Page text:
Microbial Communities: Built Environment Non-Technical Summary

Non-Technical Summary

Humans spend most of their time inside buildings- that includes the time they spend in the hospital. Hospitals are a hub for not only sick patients, but healthcare workers and visitors. As a high-traffic area, the types of bacteria growing in a hospital are constantly fluctuating. This growth is only exacerbated by the bacteria lent to the environment by the sick patients. The conditions that impact how microbes spread in a hospital are important to understand so a patient doesn’t come down with a new disease while being treated for something unrelated. Researchers from the University of Chicago spent over a year sampling what bacteria were growing throughout a new hospital and on patients- and they found some surprising results.  When a new patient was admitted to the hospital, the bacteria of the room they were staying in quickly came to resemble the patient. This trend was most obvious on surfaces that a patient would often touch- like a bedrail. Results from DNA sequencing showed that antimicrobial resistance was also present. However, bacteria with resistances to drugs were more likely to be found on the hospital surfaces rather than living on the skin of patients or staff. Researchers also found that certain patients had fewer microbes on themselves and their surroundings. In particular, chemotherapy patients had fewer different types of microbes. This study concluded that humans are the biggest factor for what microbes are living in buildings. Further research should spend more time looking for trends in microbial transfer within hospitals and for deciding what can be done to present a healthy hospital.

S. Lax, et al., Bacterial colonization and succession in a newly opened hospital. Sci. Transl. Med. 9, eaah6500, (2017), https://dx.doi.org/10.1126/scitranslmed.aah6500.

Human Microbiome

Zachary Snelson

The Host Microbiome Regulates and Maintains Human Health: A Primer and Perspective for Non-Microbiologists



General audience:

Human beings have always seen themselves as superior organisms that can operate on their own. However, would you ever think that even small parts of your body can have an entire ecosystem of microbes? Those interacting microbes can effect not just each other, but they can also have effects on the human host too. This research paper gives details on how the amount of diversity of microbes in the human microbiome can lead to adaptations against certain diseases and the changes in microbiome overtime can also help maintain the host’s development. Changes in the human host in terms of aging, diet and even what kind of environment that they are in have important roles in how the human microbiome is composed. The ongoing research over the diversity and composition of microbes on the human host can help us to further understand the molecular mechanics in disease.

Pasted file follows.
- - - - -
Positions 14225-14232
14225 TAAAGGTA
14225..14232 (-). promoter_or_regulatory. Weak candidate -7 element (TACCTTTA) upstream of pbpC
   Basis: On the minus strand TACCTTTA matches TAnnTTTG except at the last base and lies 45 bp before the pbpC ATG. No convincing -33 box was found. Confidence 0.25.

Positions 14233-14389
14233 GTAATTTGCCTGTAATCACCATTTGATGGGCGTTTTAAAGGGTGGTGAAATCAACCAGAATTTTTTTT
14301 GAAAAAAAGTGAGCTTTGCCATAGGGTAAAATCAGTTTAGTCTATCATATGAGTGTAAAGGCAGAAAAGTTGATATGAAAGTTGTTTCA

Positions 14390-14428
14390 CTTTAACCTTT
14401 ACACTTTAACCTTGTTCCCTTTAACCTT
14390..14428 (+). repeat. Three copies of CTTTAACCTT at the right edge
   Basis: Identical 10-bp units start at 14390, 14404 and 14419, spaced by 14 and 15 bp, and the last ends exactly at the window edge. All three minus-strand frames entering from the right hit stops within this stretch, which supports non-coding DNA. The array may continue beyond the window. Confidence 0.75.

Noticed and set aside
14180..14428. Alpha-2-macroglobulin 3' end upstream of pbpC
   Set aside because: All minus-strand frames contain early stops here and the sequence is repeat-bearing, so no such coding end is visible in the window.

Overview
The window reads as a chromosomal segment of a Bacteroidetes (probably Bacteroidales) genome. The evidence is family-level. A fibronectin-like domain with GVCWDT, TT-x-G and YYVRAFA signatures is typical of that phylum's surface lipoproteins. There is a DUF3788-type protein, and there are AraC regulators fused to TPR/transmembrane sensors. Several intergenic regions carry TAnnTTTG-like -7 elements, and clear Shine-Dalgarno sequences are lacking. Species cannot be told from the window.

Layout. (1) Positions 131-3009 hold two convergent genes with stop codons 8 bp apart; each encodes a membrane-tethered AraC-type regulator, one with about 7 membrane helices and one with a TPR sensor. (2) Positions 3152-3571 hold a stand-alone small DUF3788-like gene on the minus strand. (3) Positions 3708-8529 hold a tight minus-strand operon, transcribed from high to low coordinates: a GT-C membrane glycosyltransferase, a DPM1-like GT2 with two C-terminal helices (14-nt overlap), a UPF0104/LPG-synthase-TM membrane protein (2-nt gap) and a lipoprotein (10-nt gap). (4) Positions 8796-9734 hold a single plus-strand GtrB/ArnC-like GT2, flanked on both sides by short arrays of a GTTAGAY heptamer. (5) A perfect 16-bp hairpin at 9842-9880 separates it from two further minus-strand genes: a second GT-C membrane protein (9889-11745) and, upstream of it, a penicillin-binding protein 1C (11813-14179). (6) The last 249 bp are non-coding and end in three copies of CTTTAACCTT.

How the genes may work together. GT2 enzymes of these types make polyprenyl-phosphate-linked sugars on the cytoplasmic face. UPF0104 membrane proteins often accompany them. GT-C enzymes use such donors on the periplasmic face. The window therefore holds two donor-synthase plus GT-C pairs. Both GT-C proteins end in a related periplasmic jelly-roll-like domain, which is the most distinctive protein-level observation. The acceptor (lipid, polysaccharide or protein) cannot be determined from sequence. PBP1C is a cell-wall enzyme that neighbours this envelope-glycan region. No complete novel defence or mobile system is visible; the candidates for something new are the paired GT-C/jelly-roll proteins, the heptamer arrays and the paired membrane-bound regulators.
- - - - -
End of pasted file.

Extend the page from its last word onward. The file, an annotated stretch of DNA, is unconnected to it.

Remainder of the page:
The diverse variety of microbes in the human microbiome consists of not only bacteria and viruses, but also archaea and fungi as well. What kinds of benefits the microbes in the human microbiome can offer in terms of survival can range from The microbiome changes as the host ages, such as when a newborn is introduced to a foreign environment and when it eventually grows up to be an adult. When a baby is born, it can have a different structure in its microbiome depending on how it was born. For example, when born vaginally, the baby will have bacteria that helps aid in the digestion of lactose in milk products due to microbes in the vaginal cavity coming into contact with the baby during birth. Even other types of interaction with the human host can alter the microbial communities in the microbiome. In this case, the human host having a different diet can promote changes in the gut microbiota, an example such as animal products can increase the abundance of bile resistant bacteria in the gut. The human microbiome can play a crucial role in providing other benefits that can help maintain the host’s health. Such examples are the gut microbiome acting as a safeguard against cardiovascular disease, Inflammatory Bowel Syndrome, and pathogens. Cancer is also another threat to the health of the human host and negatively impact the microbiome. Changes in the gut microbiome from foreign bacteria, antibiotics, and age related symptoms can lead to the development of cancer in the human host’s gut.